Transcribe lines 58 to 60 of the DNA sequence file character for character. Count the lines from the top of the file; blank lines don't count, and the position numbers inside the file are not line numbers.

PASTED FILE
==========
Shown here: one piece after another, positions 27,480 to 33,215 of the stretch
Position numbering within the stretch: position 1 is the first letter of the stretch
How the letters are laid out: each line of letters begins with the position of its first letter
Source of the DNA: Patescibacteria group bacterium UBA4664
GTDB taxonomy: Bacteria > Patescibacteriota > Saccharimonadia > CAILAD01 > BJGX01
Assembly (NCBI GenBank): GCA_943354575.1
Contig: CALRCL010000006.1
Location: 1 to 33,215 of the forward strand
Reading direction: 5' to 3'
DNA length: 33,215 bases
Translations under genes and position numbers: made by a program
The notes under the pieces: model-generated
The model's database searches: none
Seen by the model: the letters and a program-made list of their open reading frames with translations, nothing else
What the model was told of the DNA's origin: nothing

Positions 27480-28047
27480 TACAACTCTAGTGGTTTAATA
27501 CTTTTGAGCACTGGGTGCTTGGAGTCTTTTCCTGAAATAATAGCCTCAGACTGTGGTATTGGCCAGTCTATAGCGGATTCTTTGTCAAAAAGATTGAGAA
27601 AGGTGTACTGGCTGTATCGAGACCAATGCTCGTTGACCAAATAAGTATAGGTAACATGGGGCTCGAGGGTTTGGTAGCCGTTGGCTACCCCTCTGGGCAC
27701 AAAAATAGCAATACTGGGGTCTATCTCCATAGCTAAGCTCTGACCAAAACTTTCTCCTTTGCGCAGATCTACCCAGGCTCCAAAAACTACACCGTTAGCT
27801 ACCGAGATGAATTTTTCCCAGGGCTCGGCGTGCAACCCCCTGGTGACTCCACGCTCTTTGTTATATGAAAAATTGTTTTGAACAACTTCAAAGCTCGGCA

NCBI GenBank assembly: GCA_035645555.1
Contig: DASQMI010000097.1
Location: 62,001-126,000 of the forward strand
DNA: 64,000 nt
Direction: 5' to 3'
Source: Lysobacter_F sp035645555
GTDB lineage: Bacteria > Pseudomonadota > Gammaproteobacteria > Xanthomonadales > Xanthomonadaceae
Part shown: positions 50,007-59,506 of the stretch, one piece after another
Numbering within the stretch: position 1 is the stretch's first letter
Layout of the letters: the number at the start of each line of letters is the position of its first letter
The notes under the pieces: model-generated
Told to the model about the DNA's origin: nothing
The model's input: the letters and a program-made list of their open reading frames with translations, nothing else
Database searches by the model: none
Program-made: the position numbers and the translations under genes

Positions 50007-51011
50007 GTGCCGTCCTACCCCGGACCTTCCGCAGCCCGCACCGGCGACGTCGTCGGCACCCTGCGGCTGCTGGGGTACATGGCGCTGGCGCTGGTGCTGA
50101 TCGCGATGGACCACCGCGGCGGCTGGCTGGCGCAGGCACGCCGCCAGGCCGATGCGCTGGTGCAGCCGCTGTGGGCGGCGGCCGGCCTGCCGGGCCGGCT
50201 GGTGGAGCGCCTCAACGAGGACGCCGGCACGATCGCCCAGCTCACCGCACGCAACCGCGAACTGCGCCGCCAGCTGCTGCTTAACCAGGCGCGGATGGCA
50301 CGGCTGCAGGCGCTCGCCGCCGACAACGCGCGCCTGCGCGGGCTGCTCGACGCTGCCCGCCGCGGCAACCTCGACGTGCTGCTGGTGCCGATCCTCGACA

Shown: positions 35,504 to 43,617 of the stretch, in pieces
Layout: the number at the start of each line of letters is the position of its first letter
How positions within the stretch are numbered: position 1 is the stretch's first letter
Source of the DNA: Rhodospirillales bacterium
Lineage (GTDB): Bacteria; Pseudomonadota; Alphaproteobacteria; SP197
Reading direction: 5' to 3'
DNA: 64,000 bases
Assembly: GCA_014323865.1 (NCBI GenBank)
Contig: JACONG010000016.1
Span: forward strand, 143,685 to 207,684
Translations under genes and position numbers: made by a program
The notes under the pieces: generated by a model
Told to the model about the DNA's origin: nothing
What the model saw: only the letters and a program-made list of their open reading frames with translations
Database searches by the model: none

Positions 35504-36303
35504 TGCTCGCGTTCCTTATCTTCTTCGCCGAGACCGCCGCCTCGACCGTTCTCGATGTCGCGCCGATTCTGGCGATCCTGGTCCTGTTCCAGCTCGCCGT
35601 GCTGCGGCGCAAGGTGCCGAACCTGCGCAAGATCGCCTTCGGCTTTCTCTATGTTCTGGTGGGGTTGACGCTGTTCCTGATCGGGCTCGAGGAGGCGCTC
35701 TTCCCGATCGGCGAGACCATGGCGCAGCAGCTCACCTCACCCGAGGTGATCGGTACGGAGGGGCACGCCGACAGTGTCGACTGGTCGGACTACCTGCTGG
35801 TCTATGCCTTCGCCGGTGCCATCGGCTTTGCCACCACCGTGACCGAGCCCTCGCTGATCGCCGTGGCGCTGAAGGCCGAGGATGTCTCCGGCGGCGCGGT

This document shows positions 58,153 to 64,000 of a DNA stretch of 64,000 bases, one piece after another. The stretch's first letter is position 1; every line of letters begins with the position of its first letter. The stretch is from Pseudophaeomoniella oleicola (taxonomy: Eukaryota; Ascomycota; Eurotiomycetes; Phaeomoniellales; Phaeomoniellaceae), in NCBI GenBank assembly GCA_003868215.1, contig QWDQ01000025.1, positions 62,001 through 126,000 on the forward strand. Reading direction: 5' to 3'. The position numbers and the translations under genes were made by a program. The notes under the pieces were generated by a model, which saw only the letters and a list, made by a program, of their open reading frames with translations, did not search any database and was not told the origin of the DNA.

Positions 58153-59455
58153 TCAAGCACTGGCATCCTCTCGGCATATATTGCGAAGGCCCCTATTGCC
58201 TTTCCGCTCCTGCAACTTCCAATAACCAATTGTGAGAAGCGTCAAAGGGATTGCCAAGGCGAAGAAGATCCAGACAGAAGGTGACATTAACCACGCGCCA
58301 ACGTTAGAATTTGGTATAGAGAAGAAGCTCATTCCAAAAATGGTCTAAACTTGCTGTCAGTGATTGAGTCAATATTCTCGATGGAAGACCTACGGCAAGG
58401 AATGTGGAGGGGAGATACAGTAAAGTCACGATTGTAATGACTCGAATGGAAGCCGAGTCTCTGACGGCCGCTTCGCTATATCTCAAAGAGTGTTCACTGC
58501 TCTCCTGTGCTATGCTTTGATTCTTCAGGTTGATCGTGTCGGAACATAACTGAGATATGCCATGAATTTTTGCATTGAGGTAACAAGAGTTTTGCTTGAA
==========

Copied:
35504 TGCTCGCGTTCCTTATCTTCTTCGCCGAGACCGCCGCCTCGACCGTTCTCGATGTCGCGCCGATTCTGGCGATCCTGGTCCTGTTCCAGCTCGCCGT
35601 GCTGCGGCGCAAGGTGCCGAACCTGCGCAAGATCGCCTTCGGCTTTCTCTATGTTCTGGTGGGGTTGACGCTGTTCCTGATCGGGCTCGAGGAGGCGCTC
35701 TTCCCGATCGGCGAGACCATGGCGCAGCAGCTCACCTCACCCGAGGTGATCGGTACGGAGGGGCACGCCGACAGTGTCGACTGGTCGGACTACCTGCTGG